There was a muted response to my premiere review of Primeval last week, so either people don't care about the show now, aren't aware of its return, or don't subscribe to Watch--the digital channel with the UK premiere ahead of ITV. I don't have much to say about episode 2, beyond the fact I was pleased it demonstrated some creativity--with an anomaly appearing deep in the North Sea and being discovered by a nearby British submarine...
The ARC team were sent aboard to seal the anomaly with a specially rigged torpedo, but after coming under attack from a liopleurodon (think Nessie) they found themselves dragged through the magnetized anomaly and into prehistoric waters. With no main power, a skeleton crew (of expendable cardboard cutouts), a propeller tangled in cable, a school of liopleurodons swimming around wondering if the sub's food, and a recovered eustreptospondylus (think velociraptor) gaining consciousness inside the sub, matters were actually made worse when a Navy Admiral monitoring events at ARC relinquished Lester (Ben Miller) of command and ordered the anomaly to be sealed using a nuclear-tipped torpedo.
Snakes On A Plane has nothing on Dinosaur On A Submarine, which is exactly what this was. It was a ludicrous hour, but knowingly so, and made more "slipshod sense" than most Primeval plots. It was enjoyable to have a story that managed to make the standard formula feel fresher, basically--with a deep sea environment and unusual circumstances the show hasn't tackled before. If anything, I was just disappointed the action sequences inside the submarine weren't very exciting with the on-board dinosaur, but that was off-set by some diverting exterior moments: such as Matt (Ciarán McMenamin) and Abby (Hannah Spearritt) in a submersible trying to untangle the giant propeller, and the giant dinosaurs slamming into the sub's hull.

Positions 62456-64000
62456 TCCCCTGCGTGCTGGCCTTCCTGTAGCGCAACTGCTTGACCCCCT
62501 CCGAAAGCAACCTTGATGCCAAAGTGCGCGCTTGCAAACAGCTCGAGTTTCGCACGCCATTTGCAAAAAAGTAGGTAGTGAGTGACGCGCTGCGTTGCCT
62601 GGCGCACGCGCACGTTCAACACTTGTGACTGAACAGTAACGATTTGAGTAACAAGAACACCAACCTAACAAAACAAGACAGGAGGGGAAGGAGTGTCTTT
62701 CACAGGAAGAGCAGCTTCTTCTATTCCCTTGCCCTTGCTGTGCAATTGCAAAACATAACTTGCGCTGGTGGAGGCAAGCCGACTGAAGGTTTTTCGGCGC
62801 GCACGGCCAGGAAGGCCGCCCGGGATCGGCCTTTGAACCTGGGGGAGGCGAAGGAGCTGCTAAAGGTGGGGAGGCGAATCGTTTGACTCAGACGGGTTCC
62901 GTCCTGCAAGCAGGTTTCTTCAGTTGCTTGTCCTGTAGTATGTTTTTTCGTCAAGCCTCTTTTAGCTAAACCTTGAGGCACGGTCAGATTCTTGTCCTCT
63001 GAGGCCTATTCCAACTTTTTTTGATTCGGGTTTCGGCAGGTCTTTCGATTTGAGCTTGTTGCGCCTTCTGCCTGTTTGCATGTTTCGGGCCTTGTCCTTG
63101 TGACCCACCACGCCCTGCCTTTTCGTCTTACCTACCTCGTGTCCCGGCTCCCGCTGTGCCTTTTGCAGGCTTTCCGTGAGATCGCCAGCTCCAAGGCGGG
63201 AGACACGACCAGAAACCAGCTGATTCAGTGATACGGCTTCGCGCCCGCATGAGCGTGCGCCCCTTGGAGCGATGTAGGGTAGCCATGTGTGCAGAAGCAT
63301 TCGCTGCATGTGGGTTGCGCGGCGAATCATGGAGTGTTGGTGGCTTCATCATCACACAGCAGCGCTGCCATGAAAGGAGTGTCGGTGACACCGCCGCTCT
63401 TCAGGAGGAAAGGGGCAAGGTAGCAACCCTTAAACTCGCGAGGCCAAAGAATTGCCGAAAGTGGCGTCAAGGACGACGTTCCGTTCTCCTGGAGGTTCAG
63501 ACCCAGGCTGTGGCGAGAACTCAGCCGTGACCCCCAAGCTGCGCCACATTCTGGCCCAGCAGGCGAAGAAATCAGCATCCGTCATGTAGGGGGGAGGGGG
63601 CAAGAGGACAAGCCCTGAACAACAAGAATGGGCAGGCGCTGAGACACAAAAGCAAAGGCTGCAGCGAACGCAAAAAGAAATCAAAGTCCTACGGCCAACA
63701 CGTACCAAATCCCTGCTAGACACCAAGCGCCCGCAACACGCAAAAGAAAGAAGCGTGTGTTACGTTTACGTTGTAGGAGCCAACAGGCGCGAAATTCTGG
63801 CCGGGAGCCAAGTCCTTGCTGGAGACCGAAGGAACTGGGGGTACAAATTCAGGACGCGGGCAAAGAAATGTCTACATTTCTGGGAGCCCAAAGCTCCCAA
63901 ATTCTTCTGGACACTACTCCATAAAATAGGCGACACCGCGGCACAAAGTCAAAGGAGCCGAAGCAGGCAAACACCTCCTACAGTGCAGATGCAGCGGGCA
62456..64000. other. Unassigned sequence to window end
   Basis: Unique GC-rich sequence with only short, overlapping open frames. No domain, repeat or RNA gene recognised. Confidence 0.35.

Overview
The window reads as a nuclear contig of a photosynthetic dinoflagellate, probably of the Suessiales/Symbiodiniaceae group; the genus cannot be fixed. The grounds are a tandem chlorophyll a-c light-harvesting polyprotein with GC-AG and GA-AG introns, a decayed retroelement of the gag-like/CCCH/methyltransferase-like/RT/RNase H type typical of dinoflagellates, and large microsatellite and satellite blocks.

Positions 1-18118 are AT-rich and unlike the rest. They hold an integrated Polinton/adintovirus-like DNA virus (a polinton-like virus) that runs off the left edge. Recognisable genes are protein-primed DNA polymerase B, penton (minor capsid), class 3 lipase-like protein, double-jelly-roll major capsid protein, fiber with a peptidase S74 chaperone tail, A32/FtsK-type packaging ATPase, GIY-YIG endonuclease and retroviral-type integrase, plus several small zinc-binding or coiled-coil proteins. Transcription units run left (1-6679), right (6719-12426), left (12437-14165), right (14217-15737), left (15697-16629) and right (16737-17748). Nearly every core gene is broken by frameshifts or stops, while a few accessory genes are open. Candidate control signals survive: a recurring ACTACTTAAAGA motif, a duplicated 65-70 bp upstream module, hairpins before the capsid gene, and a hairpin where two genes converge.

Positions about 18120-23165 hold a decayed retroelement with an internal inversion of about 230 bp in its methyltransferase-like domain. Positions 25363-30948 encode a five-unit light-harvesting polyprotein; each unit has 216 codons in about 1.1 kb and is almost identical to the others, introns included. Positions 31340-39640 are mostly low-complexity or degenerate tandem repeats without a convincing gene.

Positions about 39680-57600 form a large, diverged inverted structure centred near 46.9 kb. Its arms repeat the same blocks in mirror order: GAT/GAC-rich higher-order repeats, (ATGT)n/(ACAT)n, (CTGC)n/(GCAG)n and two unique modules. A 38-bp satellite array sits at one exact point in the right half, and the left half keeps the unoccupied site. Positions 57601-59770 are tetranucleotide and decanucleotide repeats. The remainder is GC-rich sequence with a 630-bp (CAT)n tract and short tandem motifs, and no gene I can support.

Given the general competence of the week's plot, the side-order of mytharc was the least compelling element of the episode. I'm not sold on the idea Connor (Andrew Lee Potts) can't be taken into Matt's confidence about the fact he's come from the future and believes Philip Burton's going to cause a global catastrophe with the anomalies, as the writers have no persuasive argument for why Abby can't tell her boyfriend what she knows. The idea that Connor's spending the majority of his time working in secret for Burton doesn't quite work either, as the show's at pains to ensure Connor's around to participate in every adventure. It would make more sense if he was absent for awhile entirely, consumed by the "New Dawn" project, but obviously the show can't do that because ARC is staffed by a total of seven people.
A little better was the late reveal, via an old newspaper cutting, that Emily (the Victorian time-traveller who endeared herself to Matt in series 4) returned to her own time and was thrown into a mental asylum over her tall story, 12 Monkeys-style, I'm hopeful this means Matt will try and change history by going back through the next available anomaly to the late-1800s, or at least rescue her from the nuthouse, which would be something out of the show's comfort zone. Isn't it about time we had some adventures where the gang were capturing dinosaurs and monsters in the relatively recent past? Chasing a raptor through Victorian London or '60s Carnaby Street is exactly the kind of thing it's a shame Primeval is reticent to do--perhaps because it would be a strain on the budget.
Overall, episode 2 succeeded because the setting was unique for the show and, consequently, certain elements weren't entirely predictable. It didn't rewrite the rulebook, but it was something more imaginative than we usually get, with a claustrophobic tone and a story that justified its time nicely. Just don't ask too many questions: like how did that dinosaur get aboard the submarine, and why did the captain apparently decide it was a great idea to bring it aboard? Then again, the Royal Navy came out of this whole thing looking like blithering fools--compared to the ARC's own blithering fools.
written by Steve Bailie / directed by Robert Quinn / 31 May 2011 / Watch